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Abatement allocation under moral suasion and financial incentives
Last registered on May 07, 2021


Trial Information
General Information
Abatement allocation under moral suasion and financial incentives
Initial registration date
May 06, 2021
Last updated
May 07, 2021 10:33 AM EDT
Primary Investigator
University of Neuch√Ętel
Other Primary Investigator(s)
PI Affiliation
University of Neuch√Ętel
PI Affiliation
University of Kobe
Additional Trial Information
In development
Start date
End date
Secondary IDs
We study prosocial behavior under moral suasion and monetary incentives. We employ an incentivized online experiment with (i) a real effort task (ii) a multiple price list task and (iii) a social norm elicitation task. Our results contribute to the understanding of how prosocial behavior respond to external interventions.
External Link(s)
Registration Citation
Elbaum, Jean-David, Bruno Lanz and Hiro Sakamoto. 2021. "Abatement allocation under moral suasion and financial incentives." AEA RCT Registry. May 07. https://doi.org/10.1257/rct.7554-1.0.
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Experimental Details
The online experiment is conducted with a representative panel of Swiss households managed by a professional public opinion company. Participants in the survey are remunerated CHF 6 for completing the survey, plus possible monetary gains from the experiment. In the core experiment, participants perform a simple key-pressing task and can be randomly assigned into one of two control groups or 12 treatment arms. Each treatment differs with respect to the incentives associated with the key-pressing task. In addition, a separate group of participants is assigned to a social norm elicitation task.
Intervention Start Date
Intervention End Date
Primary Outcomes
Primary Outcomes (end points)
Performance in the button-clicking task, willingness to pay for CO2 abatement, social norms associated with carbon abatement.
Primary Outcomes (explanation)
Secondary Outcomes
Secondary Outcomes (end points)
Secondary Outcomes (explanation)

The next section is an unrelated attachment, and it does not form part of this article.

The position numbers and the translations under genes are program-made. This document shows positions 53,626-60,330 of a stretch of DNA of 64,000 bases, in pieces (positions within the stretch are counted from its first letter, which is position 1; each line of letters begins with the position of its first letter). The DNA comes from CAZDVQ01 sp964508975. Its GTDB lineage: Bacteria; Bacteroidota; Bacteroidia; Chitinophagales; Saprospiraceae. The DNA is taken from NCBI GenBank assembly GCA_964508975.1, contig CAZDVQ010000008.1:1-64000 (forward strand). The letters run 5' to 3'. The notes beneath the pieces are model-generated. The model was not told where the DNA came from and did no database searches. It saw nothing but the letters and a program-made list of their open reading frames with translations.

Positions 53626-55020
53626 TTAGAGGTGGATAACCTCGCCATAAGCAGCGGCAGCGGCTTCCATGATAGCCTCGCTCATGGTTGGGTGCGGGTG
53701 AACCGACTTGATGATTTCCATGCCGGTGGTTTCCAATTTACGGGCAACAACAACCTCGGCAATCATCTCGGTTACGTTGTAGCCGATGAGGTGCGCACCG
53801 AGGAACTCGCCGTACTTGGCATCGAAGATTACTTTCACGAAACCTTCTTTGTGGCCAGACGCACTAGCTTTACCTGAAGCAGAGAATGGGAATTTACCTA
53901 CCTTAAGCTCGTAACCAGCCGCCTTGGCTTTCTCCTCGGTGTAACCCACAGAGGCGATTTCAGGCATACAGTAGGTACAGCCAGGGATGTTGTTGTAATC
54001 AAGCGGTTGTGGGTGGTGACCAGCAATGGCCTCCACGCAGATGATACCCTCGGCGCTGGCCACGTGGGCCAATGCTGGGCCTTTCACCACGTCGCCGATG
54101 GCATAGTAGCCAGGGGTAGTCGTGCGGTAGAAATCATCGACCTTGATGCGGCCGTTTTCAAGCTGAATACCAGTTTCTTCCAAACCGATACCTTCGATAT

Experimental Design
Experimental Design
We will run three tasks. The first task is a real effort task where participants successively click the "a" and "b" buttons during 5 minutes. The second task is a multiple price list. The third task is applied to a separate sample to determine the social norm of taking money over abating CO2.
Experimental Design Details
Each participant in the main experiment goes through a sequence of two tasks, only one of them being (randomly) selected for implementation / payment.

The first and main task is a real effort task where subjects successively press "a" and "b" on their keyboard as many times as possible, each pair earning one point. In treatment, each point corresponds to a pre-specified amount of CO2 being removed from the atmosphere. After a 30 seconds training period, this task lasts for 5 minutes although participants can elect to finish early.

In the main task, all participants face an increasing marginal abatement cost curve. This implies that the amount of CO2 abatement per point scored declines with the cumulative number of points achieved. Moreover, to study how alternative external interventions affect the distribution of abatement effort accross heterogenous agents, participants can be in either of two groups (randomly selected). In group A, the "low abatement cost" group, each point scored by a participant implies a relatively high abatement. In group B, the "high abatement cost", the amount of CO2 removed is eight times smaller. See hereunder the abatement schedules for both groups:

Group A (number of pairs: abatement in kg of CO2 per pair of keys)
0-200: 2
201-400: 1
401-600: 0.5
601-800: 0.25
801-1,000: 0.125
1,001+: 0.06

Group B (number of pairs: abatement in kg of CO2 per pair of keys)
0-200: 0.25
201-400: 0.125
401-600: 0.06
601-800: 0.03
801-1,000: 0.015
1,001+: 0.01

Participants are randomly assigned to either a control group with two conditions or to one of 12 experimental treatments. The latter combine six possible conditions for each abatement schedule (groups A and B).